Plans to redevelop the west side Goodwill building are in jeopardy.
The months-long saga over what might replace the aging building and the rest of the 2300 block of West Colorado Avenue has taken a few new turns lately, ever since Kum & Go abandoned its controversial plan to buy the property and build a convenience store and gas station. Goodwill is now considering pulling its building off the market, which would erase any hope for the first west side redevelopment project in years.
The Organization of Westside Neighbors, or OWN, is scheduled to host a public meeting from 6:30 to 8:30 p.m. Tuesday to discuss Goodwill's plans, as well as other plans for the historic Old Colorado City neighborhood. Developers, architects and city planners are expected to attend.
Redevelopment opportunity for that stretch of Colorado Avenue emerged two years ago when Goodwill announced it was moving and planned to sell several buildings and parcels on the north and south sides of the street.
In August, Junior Achievement of Southern Colorado bought two buildings on the north side; last month, Kum & Go withdrew its plan to build on the south side after neighbors voiced staunch opposition to the project.
That opened the door for two developers, Rexroad APG and independent developer Eddie Bishop, to step forward with separate proposals for mixed-use projects that include retail, restaurant and residential development. Old Colorado City residents favored the mixed-use ideas.
Rexroad was expected to make an offer on the property weeks ago, but nothing materialized.
Goodwill says that lack of progress on the property is the problem.
"We've been at this for two years, and it's become a financial liability for us," Discover Goodwill spokesman Bradd Hafer said.
"Right now, we're in a due diligence phase, and it might be more economically feasible for us to just repurpose the property for internal use."
That's not what many neighbors want to see.
Welling Clark, president of OWN, said he and other residents want a redevelopment project that will engage the community, something similar to the Ivywild School project, the former school that opened this year as a microbrewery, restaurant, bakery and community center.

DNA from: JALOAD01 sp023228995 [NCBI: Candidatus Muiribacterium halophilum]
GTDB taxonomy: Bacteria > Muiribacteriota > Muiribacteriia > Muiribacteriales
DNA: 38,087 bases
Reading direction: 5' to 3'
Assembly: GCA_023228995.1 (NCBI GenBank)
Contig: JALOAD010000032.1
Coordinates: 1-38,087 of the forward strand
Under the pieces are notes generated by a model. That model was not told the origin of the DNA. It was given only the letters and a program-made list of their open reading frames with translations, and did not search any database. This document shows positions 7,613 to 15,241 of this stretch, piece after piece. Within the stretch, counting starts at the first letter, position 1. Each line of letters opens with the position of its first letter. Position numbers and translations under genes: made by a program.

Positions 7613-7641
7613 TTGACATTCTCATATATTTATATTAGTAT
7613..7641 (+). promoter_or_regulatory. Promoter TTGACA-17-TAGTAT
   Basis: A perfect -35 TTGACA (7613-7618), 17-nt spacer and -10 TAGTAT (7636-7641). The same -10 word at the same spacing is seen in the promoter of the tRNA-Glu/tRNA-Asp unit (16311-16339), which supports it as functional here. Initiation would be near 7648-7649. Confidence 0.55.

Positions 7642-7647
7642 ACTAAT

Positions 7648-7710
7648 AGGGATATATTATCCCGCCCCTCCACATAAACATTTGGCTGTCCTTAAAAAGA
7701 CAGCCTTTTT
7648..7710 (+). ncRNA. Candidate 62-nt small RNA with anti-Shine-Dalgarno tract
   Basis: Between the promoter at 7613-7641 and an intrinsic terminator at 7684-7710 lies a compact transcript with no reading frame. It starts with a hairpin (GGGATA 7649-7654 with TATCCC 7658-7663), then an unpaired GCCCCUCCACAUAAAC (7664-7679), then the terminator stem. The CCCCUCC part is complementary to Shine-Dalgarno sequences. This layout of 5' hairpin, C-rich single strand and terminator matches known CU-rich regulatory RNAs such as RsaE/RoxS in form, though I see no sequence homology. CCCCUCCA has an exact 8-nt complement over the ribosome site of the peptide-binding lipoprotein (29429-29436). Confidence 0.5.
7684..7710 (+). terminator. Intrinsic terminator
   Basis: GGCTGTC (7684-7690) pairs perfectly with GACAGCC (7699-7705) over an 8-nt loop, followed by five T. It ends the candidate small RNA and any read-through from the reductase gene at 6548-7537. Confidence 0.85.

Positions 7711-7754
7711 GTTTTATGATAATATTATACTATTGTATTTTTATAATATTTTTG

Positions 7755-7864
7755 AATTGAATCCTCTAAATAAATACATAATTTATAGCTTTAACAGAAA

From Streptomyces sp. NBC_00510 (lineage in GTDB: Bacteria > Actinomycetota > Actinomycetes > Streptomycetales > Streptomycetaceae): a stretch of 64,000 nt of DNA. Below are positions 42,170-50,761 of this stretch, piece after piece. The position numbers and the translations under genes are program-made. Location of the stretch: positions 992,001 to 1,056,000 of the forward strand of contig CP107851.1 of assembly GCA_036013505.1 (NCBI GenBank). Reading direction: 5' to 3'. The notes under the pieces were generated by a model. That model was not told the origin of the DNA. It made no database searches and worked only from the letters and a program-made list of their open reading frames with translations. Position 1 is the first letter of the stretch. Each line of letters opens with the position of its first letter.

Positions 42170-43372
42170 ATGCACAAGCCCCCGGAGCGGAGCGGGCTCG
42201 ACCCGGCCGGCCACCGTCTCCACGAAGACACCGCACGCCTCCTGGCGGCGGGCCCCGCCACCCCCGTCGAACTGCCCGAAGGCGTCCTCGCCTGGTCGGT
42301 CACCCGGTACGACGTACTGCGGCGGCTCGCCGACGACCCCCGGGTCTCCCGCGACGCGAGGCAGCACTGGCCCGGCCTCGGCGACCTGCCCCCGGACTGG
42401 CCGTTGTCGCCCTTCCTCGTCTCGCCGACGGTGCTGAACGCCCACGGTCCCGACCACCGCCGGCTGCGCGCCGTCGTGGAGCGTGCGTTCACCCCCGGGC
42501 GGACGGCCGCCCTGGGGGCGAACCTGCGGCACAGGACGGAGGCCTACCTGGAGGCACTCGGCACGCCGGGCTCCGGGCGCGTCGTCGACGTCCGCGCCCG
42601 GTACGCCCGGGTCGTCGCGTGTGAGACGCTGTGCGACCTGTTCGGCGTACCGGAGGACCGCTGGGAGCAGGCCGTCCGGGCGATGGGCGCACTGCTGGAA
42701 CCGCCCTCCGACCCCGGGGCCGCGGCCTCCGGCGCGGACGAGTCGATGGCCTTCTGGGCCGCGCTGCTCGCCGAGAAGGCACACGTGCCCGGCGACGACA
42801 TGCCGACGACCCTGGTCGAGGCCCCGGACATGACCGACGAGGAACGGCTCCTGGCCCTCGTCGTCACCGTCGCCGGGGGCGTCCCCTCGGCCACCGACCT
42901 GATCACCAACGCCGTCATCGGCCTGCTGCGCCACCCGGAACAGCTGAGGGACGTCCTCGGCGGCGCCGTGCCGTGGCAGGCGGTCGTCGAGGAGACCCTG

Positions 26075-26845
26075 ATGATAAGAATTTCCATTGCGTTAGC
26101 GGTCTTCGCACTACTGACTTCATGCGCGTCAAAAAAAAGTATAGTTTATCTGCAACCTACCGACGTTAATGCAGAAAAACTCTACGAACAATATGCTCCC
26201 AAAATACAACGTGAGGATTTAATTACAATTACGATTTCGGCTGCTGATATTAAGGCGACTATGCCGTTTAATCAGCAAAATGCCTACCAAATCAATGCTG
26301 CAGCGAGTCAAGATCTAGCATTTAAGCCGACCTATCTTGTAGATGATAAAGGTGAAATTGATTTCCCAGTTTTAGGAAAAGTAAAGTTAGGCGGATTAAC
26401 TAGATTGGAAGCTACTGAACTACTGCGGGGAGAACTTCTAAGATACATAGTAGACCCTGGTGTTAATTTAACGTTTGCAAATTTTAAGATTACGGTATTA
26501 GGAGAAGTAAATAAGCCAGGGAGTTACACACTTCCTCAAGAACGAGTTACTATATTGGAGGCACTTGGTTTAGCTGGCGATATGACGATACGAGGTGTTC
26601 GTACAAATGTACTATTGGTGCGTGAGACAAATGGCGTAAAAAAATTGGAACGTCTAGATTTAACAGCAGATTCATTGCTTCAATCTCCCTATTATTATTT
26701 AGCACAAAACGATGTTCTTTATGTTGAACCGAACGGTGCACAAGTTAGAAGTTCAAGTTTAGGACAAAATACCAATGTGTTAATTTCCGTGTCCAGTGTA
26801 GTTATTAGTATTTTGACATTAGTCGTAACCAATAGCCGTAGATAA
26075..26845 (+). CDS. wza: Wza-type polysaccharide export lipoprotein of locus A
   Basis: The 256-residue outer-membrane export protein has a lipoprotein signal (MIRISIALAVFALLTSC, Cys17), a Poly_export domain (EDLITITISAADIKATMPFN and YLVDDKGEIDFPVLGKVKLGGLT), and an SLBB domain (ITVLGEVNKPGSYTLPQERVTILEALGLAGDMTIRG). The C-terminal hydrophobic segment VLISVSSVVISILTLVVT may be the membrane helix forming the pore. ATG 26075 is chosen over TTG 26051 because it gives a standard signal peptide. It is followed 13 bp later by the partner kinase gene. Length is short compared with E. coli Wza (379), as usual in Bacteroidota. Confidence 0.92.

"This is our opportunity to make something great happen here," he said. "Our goal is to create an integrated package, a mixed-use development our community can be proud of."
Rexroad owner Joe Rexroad said he has potential tenants lined up and is ready to go, but assembling investors has taken longer than expected.
Bishop said he has not made a formal offer on the property, partly because Goodwill has not come up with a solid asking price.
Hafer attributed that to a shifting amount for its plans to open a retail center on the city's south side.
"We're not setting a relisting price until our repurposing evaluation is completed," he said. "After Junior Achievement purchased part of the property, it changed how the property's value is calculated."
Clark is holding out hope that a developer will be able to come forward with an acceptable offer - very soon.
"What I'm looking for right now is a triple win, something residents want, something that is economically viable for a developer and something Goodwill can walk away happy with."
Goodwill's stance? Show us the money.
"We hope something positive happens there," Hafer said.
"But when it's all said and done, we are just a property seller."
What: Neighborhood meeting about Old Colorado City and the Goodwill building
When: 6:30-8:30 p.m. Tuesday
Where: Westside Community Center, 1628 W. Bijou St.